With the takeover of defaulted mortgages by the government, the American people, like John McCain, now have no idea of how many homes they own. The lessons of Mayor Ed Koch’s ten year housing plan suggest that this crisis can be turned into an opportunity. As Barack Obama has insisted, Main Street must be helped along with Wall Street. Koch’s plan provides one successful precedent.
We, the American people, are going to own thousands of delinquent mortgages and foreclosed homes. The buyers of bundled mortgages were so far removed from the actual lives of struggling families that they couldn’t value what they were getting, and relied on valuations that were produced by intermediaries engaging in either self-deception or deceit. The government should sell these houses to working families at subsidized rates of payment they can afford.
Treating houses as mere financial abstractions can have serious consequences. Such practices contributed to the destruction of the South Bronx by arsonists in the 1970s. In that instant, high interest rates made it profitable for insurers to rake in a few months of premiums, collect profitable interest, and sell reinsurance contracts on the world market. These distant buyers, with little acquaintance of conditions in New York wound up having to pay off landlords who burned their buildings. The local insurers had little incentive to pursue difficult arson investigations, because they profited without having to pay the losses. The British and Brazilian investors who bought the reinsurance contracts on the open market had no idea of local conditions in the Bronx or Bushwick, just as contemporary investors around the world failed to understand the risks of sub-prime mortgages in Sacramento or Fort Lauderdale. They wound up holding the bag, So did New Yorkers in the 1970s and 1980s, who had to live with the destruction of large tracts of what had been their city.
It would be a tragedy to misunderstand those homes and homeowners as isolated financial transactions and even worse to treat them as undifferentiated bundles. The social value of stable families and neighborhoods, of avoiding another round of widespread arson, crime, and disorder needs to be a priority. Mayor Ed Koch’s ten year housing program, first announced in 1985, rebuilt a city that Ronald Reagan’s virtual abolition of federal housing subsidies would have further rotted. Once Koch restored the city’s credit, he used the city’s capital budget and funds diligently scrounged from other agencies, to renovate and construct tens of thousands of housing units. The program continued under subsequent mayors, and now it is hard to find areas of New York that are full of vacant lots and burned out buildings.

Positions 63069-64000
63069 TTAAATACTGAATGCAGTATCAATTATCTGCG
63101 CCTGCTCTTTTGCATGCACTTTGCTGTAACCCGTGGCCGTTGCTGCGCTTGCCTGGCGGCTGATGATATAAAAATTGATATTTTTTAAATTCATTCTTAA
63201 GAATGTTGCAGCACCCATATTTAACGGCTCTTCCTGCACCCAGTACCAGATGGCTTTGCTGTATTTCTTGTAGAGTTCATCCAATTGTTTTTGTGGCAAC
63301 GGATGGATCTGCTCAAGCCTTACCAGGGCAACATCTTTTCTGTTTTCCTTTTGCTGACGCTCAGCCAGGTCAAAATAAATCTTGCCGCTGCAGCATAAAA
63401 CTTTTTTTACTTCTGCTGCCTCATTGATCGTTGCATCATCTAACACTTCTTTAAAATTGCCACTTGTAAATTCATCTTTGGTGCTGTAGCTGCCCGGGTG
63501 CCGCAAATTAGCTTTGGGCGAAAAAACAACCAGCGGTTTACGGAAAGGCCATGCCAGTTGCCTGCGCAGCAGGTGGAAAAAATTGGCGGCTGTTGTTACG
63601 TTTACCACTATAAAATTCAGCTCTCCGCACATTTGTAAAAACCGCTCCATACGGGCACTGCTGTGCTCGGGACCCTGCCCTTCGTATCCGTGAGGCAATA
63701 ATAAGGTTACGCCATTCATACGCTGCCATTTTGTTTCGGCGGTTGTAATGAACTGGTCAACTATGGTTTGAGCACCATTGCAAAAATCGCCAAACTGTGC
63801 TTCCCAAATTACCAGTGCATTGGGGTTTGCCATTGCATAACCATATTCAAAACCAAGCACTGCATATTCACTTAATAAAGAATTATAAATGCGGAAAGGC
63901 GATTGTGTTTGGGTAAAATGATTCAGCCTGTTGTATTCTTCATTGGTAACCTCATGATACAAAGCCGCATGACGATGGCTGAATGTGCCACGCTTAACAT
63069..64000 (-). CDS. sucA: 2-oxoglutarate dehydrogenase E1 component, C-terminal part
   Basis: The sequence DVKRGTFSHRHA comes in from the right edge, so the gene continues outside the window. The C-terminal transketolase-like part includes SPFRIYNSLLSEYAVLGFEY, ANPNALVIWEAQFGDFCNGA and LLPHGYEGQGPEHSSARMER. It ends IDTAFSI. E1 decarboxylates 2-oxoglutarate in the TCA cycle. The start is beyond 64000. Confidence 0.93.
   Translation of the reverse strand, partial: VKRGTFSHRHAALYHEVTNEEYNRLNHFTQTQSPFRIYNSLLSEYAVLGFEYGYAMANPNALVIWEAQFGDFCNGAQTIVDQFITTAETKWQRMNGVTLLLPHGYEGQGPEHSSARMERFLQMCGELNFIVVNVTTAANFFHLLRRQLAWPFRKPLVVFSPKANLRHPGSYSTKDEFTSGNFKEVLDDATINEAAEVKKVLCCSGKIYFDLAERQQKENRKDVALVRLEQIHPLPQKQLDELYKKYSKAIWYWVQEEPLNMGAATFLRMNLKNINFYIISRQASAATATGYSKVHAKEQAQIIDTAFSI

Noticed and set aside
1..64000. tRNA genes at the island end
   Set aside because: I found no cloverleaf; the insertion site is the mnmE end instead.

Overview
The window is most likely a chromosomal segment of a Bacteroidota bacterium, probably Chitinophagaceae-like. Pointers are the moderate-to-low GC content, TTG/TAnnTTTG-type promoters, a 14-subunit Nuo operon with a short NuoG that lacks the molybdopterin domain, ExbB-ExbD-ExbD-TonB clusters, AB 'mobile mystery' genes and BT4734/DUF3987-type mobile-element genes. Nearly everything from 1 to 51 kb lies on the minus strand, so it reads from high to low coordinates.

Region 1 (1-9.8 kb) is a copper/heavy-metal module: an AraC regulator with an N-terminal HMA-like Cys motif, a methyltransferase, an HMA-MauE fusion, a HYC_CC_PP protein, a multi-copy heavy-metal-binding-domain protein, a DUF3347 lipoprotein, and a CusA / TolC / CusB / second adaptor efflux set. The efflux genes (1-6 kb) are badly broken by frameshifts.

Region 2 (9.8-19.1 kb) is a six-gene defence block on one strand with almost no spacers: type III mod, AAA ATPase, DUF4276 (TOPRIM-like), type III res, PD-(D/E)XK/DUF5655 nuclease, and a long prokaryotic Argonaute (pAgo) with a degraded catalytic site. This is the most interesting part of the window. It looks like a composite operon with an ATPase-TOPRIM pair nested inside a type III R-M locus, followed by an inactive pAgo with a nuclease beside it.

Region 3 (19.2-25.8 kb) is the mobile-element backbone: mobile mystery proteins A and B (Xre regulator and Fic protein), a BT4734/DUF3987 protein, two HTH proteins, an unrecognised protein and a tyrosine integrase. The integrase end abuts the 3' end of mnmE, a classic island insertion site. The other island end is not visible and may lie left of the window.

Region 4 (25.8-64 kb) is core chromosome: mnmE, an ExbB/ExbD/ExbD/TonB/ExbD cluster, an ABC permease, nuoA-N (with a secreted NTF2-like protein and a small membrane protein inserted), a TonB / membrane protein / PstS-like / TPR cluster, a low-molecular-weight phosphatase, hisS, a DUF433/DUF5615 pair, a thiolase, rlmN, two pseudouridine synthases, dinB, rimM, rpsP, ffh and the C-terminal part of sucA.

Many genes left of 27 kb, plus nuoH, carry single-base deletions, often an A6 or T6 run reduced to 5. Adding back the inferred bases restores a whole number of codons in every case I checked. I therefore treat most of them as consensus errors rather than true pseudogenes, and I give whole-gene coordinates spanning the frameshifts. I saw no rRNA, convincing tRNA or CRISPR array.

While the city rented many units, Koch promoted home ownership for working families. Instead of the false promise of subprime mortgages—seductive, easy, expensive credit, Koch, and the many non-profits his administration worked with, built subsidized housing with payments geared to what working families could afford. Instead of a handout, these subsidies were a partnership with families, who had to pay the city a portion of any profit they realized when they sold the house.
Now that the federal government own a lot of houses, it should treat these as potential family homes, and as essential parts of neighborhoods that need to be preserved. Capital is short, but let’s use some of it to make sure that families can own homes with payments they can afford, in neighborhoods that are stable and crime free. We can pay for it by making these new homeowners partners of the American people. Everyone will reap the profits.